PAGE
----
Friday, June 08, 2007

Viet Nam and Iraq

As a personal policy, I won’t link to the New York Times, but Rick Moran writing at the American Thinker has the link to one editorial worth reading. I am not shocked but I am surprised the left’s paper of record publishes this editorial by Peter Rodman and William Shawcross. “The defeat of the American enterprise in Indochina, it is said, turned out not to be as bad as expected. The United States recovered, and no lasting price was paid. We beg to differ.” The authors then recount how millions suffer the victory of authoritarian rule.

I take this as a sign the Democrats believe they are on the verge of complete control of the United States government, and the responsible adults in the party are suddenly sobering up enough to realize victory means having to deal with an international reality infected with hatred and violence, resources and willpower. All actions have consequences and the collectivist movement will rightfully be assigned credit or blame as events play out in the religion of Islam while they govern America. Rick reacts to the editorial.

The Right Lessons To Learn From Viet Nam: Our war policies have been flawed from the get go and until recently, nothing we tried seemed to stem the violence in Iraq and indeed, made it worse in some respects. But there is a huge difference between mistakes made in planning and policy and the cold, calculated effort by the left to work to crush the morale of the American people so that they could use the Iraq War to vault back into power.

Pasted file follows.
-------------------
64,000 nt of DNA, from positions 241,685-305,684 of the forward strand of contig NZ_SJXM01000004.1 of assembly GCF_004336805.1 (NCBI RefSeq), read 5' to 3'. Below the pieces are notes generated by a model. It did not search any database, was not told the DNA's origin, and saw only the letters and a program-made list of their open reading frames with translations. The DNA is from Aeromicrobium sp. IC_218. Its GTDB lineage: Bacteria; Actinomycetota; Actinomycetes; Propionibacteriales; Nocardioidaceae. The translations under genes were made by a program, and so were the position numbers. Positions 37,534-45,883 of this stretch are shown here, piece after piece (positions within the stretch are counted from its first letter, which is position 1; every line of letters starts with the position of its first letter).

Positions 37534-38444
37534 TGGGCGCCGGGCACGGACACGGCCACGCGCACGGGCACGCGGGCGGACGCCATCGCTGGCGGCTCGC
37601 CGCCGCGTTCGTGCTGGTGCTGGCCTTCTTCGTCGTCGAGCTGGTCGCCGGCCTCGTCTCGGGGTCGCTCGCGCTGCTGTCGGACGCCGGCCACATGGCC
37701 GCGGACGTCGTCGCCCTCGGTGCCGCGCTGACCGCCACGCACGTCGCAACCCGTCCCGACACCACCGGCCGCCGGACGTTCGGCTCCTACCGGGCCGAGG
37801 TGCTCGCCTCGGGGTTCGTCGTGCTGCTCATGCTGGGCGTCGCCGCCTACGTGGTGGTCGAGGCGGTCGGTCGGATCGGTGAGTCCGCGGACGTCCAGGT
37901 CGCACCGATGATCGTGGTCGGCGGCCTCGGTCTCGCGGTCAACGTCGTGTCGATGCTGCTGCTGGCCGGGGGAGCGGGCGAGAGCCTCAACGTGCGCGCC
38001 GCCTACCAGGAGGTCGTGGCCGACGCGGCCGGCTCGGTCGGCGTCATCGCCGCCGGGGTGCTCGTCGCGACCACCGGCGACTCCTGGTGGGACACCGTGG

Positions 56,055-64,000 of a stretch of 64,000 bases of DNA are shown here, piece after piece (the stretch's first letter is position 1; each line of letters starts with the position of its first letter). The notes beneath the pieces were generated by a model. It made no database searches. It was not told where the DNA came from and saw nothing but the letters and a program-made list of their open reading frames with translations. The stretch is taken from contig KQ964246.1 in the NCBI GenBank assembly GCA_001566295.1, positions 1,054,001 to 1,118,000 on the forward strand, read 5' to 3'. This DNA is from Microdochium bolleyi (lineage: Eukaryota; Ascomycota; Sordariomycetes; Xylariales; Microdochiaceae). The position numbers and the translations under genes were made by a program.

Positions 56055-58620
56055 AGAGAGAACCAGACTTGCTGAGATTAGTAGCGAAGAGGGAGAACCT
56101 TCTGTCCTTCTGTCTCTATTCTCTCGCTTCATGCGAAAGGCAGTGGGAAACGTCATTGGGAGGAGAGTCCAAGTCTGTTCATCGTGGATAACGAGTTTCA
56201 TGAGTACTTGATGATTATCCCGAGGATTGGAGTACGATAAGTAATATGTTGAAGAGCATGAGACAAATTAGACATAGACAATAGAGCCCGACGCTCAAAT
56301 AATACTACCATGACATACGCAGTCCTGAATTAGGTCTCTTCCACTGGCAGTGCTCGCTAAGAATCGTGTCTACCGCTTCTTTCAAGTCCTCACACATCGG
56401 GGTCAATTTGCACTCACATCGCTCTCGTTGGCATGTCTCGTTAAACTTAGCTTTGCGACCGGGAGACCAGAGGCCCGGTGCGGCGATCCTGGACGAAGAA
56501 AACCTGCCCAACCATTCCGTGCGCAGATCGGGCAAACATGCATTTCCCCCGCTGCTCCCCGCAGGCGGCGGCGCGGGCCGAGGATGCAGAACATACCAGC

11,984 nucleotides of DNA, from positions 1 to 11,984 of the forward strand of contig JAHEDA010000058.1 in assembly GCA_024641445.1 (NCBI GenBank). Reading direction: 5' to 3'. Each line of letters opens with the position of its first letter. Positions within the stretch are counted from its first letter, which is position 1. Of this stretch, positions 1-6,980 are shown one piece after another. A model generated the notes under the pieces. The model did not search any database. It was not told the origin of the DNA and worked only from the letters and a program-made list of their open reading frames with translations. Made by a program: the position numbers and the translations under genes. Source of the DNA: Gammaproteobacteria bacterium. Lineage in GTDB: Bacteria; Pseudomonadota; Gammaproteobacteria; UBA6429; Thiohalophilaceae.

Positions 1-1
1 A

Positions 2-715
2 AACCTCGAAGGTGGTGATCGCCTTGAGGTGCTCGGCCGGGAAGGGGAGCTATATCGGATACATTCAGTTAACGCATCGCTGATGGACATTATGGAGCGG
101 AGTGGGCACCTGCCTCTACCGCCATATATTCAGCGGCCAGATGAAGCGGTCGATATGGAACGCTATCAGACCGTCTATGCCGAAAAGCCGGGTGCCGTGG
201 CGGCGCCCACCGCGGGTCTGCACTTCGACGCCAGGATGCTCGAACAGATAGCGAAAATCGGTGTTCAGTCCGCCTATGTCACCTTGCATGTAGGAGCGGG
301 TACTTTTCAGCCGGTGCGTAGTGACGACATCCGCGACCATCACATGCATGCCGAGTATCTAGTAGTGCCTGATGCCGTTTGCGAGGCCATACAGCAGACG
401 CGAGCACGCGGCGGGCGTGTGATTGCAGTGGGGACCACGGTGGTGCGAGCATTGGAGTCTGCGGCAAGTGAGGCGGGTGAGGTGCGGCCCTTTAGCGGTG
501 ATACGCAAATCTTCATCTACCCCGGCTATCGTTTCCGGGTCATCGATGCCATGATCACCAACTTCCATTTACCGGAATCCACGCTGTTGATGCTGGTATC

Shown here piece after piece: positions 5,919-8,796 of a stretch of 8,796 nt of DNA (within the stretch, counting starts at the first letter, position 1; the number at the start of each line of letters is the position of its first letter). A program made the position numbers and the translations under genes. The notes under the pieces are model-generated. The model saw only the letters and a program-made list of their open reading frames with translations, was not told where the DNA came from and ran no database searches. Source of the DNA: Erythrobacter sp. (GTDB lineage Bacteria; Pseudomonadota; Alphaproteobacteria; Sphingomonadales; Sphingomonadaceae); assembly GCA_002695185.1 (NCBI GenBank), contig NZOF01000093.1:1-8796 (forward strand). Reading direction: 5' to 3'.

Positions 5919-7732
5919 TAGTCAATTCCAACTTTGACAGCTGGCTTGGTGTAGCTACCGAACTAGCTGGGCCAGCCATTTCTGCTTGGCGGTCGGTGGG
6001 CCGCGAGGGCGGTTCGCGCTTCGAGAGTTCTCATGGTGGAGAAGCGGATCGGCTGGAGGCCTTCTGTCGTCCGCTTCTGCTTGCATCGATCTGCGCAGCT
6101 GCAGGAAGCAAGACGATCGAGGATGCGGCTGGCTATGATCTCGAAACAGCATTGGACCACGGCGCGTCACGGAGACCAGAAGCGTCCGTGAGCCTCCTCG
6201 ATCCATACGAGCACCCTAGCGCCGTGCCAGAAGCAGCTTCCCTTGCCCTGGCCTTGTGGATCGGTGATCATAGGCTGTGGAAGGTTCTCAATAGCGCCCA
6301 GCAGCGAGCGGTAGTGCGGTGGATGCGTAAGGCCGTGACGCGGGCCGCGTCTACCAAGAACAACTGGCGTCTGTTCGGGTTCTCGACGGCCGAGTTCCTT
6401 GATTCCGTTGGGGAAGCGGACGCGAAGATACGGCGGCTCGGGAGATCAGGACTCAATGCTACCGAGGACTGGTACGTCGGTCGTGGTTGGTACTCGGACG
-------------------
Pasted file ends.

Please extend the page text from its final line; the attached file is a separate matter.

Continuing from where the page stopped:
But if the left is trying to convince us that their withering criticisms of the justification for the war, its subsequent prosecution, and all the ancillary issues that have arisen because of it as well as vicious personal attacks on the President were only for the purpose of improving our policies so that we could achieve victory, only little children who still believe in Santa Claus take them at their word. Therefore, one must conclude that their stated reasons for wishing an American defeat in Iraq – that we “deserve” it or that it would teach us a lesson in “humility” – are a true reflection of their beliefs and thinking.

The message of Islam is that submission to authority brings peace. The message of America is that consent of governed brings widespread prosperity. The resolution of the conflicts between these concepts will be worked out over time. Only the volume of blood loss and the count of the corpses remain undetermined.